Stones May Break: On the Politics of Monumentalization in Times of Toppling Statues
- Date: Oct 5, 2020
- Time: 13:30 - 15:30
- Location: Zoom Meeting
For more details please contact cziesielsky(at)mmg.mpg.de.⧉ download flyer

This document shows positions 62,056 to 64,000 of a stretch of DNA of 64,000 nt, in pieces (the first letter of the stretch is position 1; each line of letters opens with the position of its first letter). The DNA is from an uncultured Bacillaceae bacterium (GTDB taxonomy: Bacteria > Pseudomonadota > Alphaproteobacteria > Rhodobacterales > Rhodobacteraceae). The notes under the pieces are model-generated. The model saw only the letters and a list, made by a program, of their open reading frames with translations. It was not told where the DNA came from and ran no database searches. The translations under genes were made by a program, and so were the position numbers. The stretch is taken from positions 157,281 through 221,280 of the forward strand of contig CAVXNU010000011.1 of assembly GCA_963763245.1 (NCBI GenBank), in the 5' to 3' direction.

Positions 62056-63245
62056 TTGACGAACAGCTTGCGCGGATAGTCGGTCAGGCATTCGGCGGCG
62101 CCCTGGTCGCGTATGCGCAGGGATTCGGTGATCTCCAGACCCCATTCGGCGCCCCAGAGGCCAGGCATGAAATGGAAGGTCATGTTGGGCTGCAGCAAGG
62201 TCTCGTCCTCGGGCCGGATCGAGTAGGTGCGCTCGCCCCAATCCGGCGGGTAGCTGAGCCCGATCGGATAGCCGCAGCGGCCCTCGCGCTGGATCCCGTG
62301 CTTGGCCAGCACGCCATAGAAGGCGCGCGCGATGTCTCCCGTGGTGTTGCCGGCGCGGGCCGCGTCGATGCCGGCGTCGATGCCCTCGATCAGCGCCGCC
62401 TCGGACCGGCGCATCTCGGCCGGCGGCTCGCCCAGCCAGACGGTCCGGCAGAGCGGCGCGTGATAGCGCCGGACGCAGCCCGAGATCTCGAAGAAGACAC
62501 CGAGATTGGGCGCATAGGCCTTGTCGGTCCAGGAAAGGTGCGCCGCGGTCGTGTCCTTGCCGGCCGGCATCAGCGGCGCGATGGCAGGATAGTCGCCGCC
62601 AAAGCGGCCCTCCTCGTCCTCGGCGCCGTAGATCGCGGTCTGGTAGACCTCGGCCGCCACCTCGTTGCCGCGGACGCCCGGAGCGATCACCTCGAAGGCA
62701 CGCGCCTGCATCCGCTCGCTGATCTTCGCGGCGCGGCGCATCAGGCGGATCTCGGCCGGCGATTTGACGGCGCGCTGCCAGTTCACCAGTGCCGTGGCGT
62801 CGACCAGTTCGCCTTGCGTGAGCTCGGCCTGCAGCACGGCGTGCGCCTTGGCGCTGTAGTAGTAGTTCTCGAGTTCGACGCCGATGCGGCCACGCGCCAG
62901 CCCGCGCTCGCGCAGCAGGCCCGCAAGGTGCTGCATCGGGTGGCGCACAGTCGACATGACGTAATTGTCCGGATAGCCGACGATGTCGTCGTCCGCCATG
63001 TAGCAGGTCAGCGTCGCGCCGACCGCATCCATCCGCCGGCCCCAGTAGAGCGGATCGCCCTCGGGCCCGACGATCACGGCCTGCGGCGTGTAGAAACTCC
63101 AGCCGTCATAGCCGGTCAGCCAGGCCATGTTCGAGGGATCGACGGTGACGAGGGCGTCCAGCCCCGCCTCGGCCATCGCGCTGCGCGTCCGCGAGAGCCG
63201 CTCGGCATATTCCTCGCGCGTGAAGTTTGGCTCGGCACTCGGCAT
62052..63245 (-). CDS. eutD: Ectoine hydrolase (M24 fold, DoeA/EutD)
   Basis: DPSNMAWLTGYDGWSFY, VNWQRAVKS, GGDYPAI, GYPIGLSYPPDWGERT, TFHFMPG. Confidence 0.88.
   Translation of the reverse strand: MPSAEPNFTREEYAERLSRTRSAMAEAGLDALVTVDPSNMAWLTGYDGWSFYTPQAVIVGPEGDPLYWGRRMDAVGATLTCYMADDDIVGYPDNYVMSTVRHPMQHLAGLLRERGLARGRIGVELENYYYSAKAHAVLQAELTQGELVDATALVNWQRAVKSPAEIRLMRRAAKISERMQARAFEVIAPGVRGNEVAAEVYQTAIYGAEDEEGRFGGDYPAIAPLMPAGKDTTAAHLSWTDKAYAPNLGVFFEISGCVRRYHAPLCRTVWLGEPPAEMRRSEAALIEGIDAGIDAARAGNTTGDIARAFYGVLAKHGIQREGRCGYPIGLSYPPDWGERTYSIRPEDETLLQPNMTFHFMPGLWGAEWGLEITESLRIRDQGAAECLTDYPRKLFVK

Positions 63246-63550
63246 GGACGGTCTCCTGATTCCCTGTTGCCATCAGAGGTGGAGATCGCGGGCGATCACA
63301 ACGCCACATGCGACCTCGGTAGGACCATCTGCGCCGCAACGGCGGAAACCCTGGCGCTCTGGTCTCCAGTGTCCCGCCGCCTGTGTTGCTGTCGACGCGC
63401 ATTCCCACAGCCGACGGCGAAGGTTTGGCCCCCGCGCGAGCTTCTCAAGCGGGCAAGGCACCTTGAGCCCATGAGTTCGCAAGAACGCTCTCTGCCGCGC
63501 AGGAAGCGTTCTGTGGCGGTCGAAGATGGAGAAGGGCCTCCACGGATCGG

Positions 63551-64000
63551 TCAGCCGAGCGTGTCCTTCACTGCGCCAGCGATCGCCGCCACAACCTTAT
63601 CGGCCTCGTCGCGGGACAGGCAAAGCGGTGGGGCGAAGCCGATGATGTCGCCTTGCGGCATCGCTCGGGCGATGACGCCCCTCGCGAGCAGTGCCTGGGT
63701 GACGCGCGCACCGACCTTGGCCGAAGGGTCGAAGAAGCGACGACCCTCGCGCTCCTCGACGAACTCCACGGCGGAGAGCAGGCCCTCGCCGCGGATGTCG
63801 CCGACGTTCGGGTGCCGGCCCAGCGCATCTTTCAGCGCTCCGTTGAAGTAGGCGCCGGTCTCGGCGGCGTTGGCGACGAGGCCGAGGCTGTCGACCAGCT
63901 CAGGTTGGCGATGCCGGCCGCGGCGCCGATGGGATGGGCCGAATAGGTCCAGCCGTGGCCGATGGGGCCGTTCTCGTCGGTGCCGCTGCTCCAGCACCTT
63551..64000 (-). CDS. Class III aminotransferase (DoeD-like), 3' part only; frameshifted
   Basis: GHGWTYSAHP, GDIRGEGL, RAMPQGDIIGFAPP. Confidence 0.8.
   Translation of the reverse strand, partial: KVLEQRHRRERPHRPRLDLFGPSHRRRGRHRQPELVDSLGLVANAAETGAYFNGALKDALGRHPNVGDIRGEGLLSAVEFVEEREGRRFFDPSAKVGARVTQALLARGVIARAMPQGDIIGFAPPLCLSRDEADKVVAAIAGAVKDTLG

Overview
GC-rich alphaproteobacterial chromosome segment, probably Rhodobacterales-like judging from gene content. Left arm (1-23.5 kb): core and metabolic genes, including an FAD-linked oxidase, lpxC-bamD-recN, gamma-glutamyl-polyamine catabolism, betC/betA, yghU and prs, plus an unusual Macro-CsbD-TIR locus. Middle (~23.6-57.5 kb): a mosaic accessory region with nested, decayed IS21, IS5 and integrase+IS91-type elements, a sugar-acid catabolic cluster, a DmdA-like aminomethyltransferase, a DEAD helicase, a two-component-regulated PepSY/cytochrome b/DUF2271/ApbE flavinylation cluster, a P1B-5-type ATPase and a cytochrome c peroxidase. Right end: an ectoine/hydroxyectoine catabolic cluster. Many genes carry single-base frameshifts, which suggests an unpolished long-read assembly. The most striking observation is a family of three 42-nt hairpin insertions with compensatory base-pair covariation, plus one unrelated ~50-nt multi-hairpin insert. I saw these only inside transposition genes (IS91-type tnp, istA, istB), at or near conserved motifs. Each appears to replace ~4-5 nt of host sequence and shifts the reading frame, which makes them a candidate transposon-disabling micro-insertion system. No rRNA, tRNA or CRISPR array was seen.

Recent months and years have testified to the evanescence of histories encased in bronze, iron and stone. In 2015, student protestors at the University of Cape Town initiated an ultimately successful movement to remove a statue commemorating the notorious colonial administrator and racist Cecil Rhodes. The Rhodes Must Fall campaign reverberated across the globe. More recently, in the wake of George Floyd’s murder in Minneapolis on 25 May 2020, Black Lives Matter demonstrators have powerfully interrogated public monuments to historical figures who benefitted from and advocated slavery and apartheid, leading to statues toppling on both sides of the Atlantic. In sum, memorials that were sites of amnesia and inattention for decades have become lightning rods for politics in the present. We take inspiration from the critical demands of this moment to pose a timely provocation: How can, and should, public forms of commemoration and memorialization proceed moving forward? While the anti-racist sentiments that have contributed to overturning statues are beyond reproach, the politics of monumentalization becomes murkier when the historical valences of a monument multiply.